Throughout the COVID-19 pandemic, Toros have sought innovative ways to help frontline workers, promote health and safety, and assist those struggling with basic needs. Now, CSUDH nursing students have stepped up to help the Los Angeles Fire Department (LAFD) with the mammoth task of vaccinating Angelenos.
The 12 participating students are working toward their Bachelor of Science in Nursing. Normally, they would complete community-based clinical hours at designated sites as part of their course requirements. However, those sites all but shuttered last year due to COVID-19 restrictions.
Associate Professor of Nursing Nop Ratanasiripong, decided to pivot her BSN 423 Community-Based Nursing Role Performance course to a service-learning model. The aim was to give students the chance to fully step into their roles as health-care providers while helping communities in the fight against COVID-19.
“This is a historic moment,” she said. “This course is about community health and the role of the nurse. We can go out and accomplish something in the community with high impact.”
The LAFD offered the perfect opportunity for CSUDH nursing students to get involved. In addition to vaccinating more than 1.4 million Angelenos this year, the department has continued to run testing sites, administering more than 4 million tests since the start of the pandemic. It is a massive, complex operation, requiring help from firefighters, disaster relief workers, and health-care professionals.
Firefighter Samantha Chaney Prado, who also happens to be a CSUDH alumna (’06, B.A. Liberal Studies), oversees staffing for multiple LAFD testing and vaccine sites. Prado worked with Nop to place her nursing students in LAFD’s new partnership with Toyota to mobilize its vaccination efforts and reach homebound populations – those who cannot come to sites to receive their injections.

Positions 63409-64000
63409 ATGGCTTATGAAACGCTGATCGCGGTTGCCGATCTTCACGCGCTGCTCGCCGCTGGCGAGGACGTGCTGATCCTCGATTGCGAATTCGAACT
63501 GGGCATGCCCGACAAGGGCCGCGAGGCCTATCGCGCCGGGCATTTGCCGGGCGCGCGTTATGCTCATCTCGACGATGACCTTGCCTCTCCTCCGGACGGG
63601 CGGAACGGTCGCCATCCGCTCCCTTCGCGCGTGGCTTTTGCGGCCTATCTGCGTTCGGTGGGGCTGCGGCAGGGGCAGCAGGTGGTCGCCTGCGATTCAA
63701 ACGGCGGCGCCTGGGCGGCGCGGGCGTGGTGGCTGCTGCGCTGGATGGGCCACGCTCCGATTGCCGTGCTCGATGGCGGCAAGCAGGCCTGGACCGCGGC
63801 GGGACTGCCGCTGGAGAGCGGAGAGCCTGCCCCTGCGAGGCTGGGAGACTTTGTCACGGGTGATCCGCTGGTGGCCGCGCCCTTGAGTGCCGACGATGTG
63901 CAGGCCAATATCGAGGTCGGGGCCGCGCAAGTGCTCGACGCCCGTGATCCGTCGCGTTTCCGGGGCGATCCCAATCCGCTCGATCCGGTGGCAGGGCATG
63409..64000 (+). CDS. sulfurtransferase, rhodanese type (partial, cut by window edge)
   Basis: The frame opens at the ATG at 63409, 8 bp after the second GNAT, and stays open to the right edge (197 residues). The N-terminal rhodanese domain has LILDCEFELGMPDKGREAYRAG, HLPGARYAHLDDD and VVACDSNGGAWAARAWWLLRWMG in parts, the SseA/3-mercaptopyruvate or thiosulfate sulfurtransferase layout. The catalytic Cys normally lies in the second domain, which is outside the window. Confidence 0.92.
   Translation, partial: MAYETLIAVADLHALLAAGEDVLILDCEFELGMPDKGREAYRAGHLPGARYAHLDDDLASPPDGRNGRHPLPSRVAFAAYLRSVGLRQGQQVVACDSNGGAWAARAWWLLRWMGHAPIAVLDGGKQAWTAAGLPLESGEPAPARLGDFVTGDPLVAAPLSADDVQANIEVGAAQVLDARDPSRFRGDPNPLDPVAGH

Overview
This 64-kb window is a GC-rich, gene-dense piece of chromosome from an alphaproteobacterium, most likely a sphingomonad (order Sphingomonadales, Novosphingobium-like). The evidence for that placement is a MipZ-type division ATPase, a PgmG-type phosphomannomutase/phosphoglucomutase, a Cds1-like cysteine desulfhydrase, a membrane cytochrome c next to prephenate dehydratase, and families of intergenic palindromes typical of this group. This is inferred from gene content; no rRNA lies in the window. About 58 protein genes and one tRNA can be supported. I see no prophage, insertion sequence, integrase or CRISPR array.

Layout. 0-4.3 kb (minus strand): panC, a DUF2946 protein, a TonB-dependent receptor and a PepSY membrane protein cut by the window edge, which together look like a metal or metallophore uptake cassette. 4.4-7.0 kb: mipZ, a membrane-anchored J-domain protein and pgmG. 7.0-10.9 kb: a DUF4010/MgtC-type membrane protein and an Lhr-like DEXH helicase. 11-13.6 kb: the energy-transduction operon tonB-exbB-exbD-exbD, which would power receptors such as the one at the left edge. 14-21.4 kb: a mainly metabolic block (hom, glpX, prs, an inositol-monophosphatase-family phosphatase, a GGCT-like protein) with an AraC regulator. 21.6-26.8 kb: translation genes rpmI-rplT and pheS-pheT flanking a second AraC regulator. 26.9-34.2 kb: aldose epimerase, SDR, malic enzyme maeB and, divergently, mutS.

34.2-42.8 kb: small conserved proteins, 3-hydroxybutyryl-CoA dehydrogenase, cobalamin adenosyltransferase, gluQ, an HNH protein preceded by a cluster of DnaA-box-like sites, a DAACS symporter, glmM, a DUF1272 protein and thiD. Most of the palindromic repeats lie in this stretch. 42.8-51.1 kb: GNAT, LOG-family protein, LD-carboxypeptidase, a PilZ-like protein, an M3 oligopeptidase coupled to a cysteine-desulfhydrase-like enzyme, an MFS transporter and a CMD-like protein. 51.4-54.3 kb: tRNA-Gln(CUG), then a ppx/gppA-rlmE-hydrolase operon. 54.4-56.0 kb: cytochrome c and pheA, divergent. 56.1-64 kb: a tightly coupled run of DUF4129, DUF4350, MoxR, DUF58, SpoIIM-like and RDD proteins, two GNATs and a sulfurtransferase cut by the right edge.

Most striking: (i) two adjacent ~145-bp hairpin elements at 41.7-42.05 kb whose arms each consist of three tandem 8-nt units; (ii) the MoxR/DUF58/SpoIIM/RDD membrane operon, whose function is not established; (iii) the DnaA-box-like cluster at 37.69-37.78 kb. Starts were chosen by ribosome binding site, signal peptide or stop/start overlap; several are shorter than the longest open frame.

“Toyota has enabled us to reach underserved communities: the homebound population, and people experiencing homelessness,” Prado said, adding that the CSUDH nursing students are playing a big part in the effort to reach those segments of the city.
“They have been so willing to handle the mission,” she said. “Sometimes we get people who ask, ”˜Do we have to do that?’ when going into people’s homes. But the students are very eager to get out there. They’ve been awesome.”
As a firefighter EMT, Prado worked in recruitment and outreach for the LAFD prior to the pandemic. Like so many others, she had to quickly transition to an entirely new working environment when COVID-19 hit in 2020. Suddenly, she and her colleagues were tasked with running large-scale operations for the city.
“It’s rewarding and challenging coming together as one, and learning something new,” she said. “I didn’t have training in this, so I had to rise to the occasion. But that’s what we do – we help people.”
Adam Valson, one of the nursing students assisting on LAFD sites, shared Prado’s can-do attitude. Valson said that flexibility and a commitment to serve are central to the mission – and to good nursing.
“Nurses are adaptable,” Valson said. “Our field of work is forever changing, and there are always new and emerging practices, so we have to be adaptable and learn new information as it emerges to better serve our patients.”
For Valson, it is exciting to be able to give back in such a hands-on, concrete way – particularly during a once-in-a-lifetime pandemic.
“I can say that I was able to participate in something so unprecedented,” he said. “Whether it was vaccinating people, or teaching about the vaccine or the disease itself, I was able to be of service to the community.”